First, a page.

At their best, transfers are a way of life in college athletics. At their worst, transfers are an all too necessary evil. The fact is with 400,000 student-athletes who make a major life decision at 16–18 years old, there is bound to be some amount of transfer activity. All sorts of ideas have been tried to reduce the transfer rate, with varying degrees of success, but it will never be reduced to zero.
Once a student-athlete decides to transfer, a number of rules come into play. It’s a complicated process, and a lot about the process is understood. Much of that is due to the exceptions that arise. If there were no exceptions, transfers would be governed by two simple rules. But as you’ll see in this guide, simpler is rarely better.
Permission to Contact or “Why Compliance Folk Hate the Word ‘Release’”
“So and so was released from his scholarship.” That is the common phrase you hear when it is reported that a student-athlete has decided to transfer. But there are two gigantic problems with that phrase.
The first is that whether an athlete is on scholarship affects surprising little in the transfer process. A walk-on must still get permission to contact and must still sit out in most cases. The second is that a release could mean one of four things, only one of which is formally called a release. But typically what it means is that the student-athlete was granted permission to contact.
Permission to contact starts the transfer process. Typically either a school contacts another school seeking permission to talk with one of its student-athletes or the athlete seeks permission to talk to other schools. Requests from one school to another are governed by professional courtesy while requests from student-athletes are governed by the NCAA rules.
Once a student-athlete makes a written request for permission to talk to other schools, the institution has seven business days to respond to the request or it is automatically granted. If permission to contact a school is denied, it must be denied in writing, and the student-athlete offered an appeal. That appeal is decided by individuals outside the athletic department and the student-athlete must be notified of a decision within 15 business days.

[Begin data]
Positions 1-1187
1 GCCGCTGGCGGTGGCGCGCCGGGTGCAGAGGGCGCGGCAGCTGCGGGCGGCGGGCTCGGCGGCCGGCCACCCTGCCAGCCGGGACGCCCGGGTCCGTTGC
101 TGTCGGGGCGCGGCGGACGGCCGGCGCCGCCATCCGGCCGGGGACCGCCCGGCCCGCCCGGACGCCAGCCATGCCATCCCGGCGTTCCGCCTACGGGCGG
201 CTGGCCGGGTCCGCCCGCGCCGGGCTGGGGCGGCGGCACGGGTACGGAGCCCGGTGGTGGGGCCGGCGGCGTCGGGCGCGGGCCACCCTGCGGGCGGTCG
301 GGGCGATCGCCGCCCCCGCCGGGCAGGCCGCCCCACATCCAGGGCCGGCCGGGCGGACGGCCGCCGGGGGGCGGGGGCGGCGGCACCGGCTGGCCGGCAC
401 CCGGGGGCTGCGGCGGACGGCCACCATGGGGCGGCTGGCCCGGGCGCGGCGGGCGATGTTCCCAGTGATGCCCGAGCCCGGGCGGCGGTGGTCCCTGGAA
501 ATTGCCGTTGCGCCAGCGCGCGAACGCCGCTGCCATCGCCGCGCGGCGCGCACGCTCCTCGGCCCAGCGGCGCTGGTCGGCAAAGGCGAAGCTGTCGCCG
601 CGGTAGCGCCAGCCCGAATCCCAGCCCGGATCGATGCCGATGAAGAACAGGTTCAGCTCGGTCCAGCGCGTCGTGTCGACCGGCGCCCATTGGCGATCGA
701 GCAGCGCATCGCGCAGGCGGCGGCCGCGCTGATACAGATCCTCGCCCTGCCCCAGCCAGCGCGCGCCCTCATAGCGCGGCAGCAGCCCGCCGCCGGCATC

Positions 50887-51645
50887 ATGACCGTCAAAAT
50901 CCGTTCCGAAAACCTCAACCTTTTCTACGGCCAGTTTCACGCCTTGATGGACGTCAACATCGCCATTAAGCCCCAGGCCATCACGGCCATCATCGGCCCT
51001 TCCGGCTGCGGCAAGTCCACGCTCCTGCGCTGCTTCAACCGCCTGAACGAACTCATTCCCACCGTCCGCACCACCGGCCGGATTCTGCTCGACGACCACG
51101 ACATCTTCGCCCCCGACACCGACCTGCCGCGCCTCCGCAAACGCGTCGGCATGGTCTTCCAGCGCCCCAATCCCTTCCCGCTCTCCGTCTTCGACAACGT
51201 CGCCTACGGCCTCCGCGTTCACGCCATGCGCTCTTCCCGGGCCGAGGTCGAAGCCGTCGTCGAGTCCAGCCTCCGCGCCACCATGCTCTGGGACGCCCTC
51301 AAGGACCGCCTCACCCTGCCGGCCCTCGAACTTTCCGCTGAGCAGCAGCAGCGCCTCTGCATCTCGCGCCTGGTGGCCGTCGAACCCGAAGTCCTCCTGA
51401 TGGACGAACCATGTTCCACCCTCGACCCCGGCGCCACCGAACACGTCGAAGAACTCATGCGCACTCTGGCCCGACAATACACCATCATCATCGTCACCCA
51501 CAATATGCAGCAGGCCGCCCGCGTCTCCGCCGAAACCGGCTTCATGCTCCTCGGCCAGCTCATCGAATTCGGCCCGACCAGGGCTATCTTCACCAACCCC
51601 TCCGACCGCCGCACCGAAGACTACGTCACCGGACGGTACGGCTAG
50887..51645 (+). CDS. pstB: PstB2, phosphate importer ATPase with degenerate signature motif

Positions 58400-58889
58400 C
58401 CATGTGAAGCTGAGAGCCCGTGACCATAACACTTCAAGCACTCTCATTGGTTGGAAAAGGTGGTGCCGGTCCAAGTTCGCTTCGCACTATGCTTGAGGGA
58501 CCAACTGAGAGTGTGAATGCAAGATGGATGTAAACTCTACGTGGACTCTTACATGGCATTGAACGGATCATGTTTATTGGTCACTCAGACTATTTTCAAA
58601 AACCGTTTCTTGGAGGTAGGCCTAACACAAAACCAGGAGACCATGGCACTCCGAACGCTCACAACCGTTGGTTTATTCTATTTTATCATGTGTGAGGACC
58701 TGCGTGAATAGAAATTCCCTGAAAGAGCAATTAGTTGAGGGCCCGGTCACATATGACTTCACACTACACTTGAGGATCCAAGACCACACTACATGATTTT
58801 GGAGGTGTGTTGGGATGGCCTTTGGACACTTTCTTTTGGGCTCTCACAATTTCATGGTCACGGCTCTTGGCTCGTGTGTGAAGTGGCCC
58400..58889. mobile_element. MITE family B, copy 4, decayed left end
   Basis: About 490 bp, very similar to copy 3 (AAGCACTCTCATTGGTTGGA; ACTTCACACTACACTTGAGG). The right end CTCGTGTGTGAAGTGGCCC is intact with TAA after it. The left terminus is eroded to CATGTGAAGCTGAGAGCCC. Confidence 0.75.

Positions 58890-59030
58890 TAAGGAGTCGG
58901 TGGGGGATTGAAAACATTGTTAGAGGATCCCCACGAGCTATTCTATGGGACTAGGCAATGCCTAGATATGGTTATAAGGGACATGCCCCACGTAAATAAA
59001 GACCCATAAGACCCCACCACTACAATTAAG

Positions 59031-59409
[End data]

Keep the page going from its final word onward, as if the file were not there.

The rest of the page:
If permission to contact a school is denied, the other school may not encourage the transfer. But nothing prevents the student-athlete from enrolling in the school on their own. Once there, however, he or she may not receive an athletic scholarship until after an academic year has elapsed.
There are exceptions though:
- Once a school has announced a student-athlete’s sport will be dropped, permission is automatically granted to contact any institution.
- If the Committee on Infractions bans a team from the postseason for the rest of a student-athlete’s eligibility (assuming he or she does not redshirt), permission is automatically granted to contact any institution.
Finally, the permission to contact requirement expires after a student-athlete is gone from the institution for one academic year. The only exception is if the student-athlete is on a religious mission, then it remains intact.
One Exception to Rule Them All
Conventional wisdom says that student-athletes in football and basketball must sit out a year while athletes in other sports do not. In practice, conventional wisdom is mostly correct. According to the rules though, that is not always the case.
The basic rule is that any transfer from any collegiate institution to a Division I school must spend one academic year in residence before he or she is eligible for competition. In order to not sit out a year, the student-athlete must qualify for an exception to the residency requirement.
Transfers get pigeonholed into one of three categories: two-year college transfers, four-year college transfers, or 4–2–4 transfers (student-athletes who start at a four-year school, transfer to a junior college, then transfer to a Division I institution.) All have a different set of exceptions, but four-year college transfers (often called 4–4 transfers) are the focus here.
Most of the exceptions to the transfer requirement are very specific and apply only to a small fraction of student-athletes who transfer. They include:
- Student-athletes in exchange programs;
- When a student’s academic program is discontinued;
- If the student returns from military service;
- If the student-athlete’s sport was dropped or never sponsored by the first school;
- The student-athlete has not participated in sports for at least two years; or
- The student-athlete was not recruited and only tried out.
The bulk of student-athletes who transfer and do not need to sit out do so because they qualify for the one-time transfer exception. To qualify for the one-time transfer exception, a student-athlete must meet all of the following requirements:
- Play a sport other than baseball, basketball, FBS football, or men’s ice hockey;
- Have never previously transferred from a four-year institution;
- Be academically eligible at the first institution, assuming the student-athlete had stayed; and
- Get written notice from the first school that it does not object to the use of the one-time transfer exception.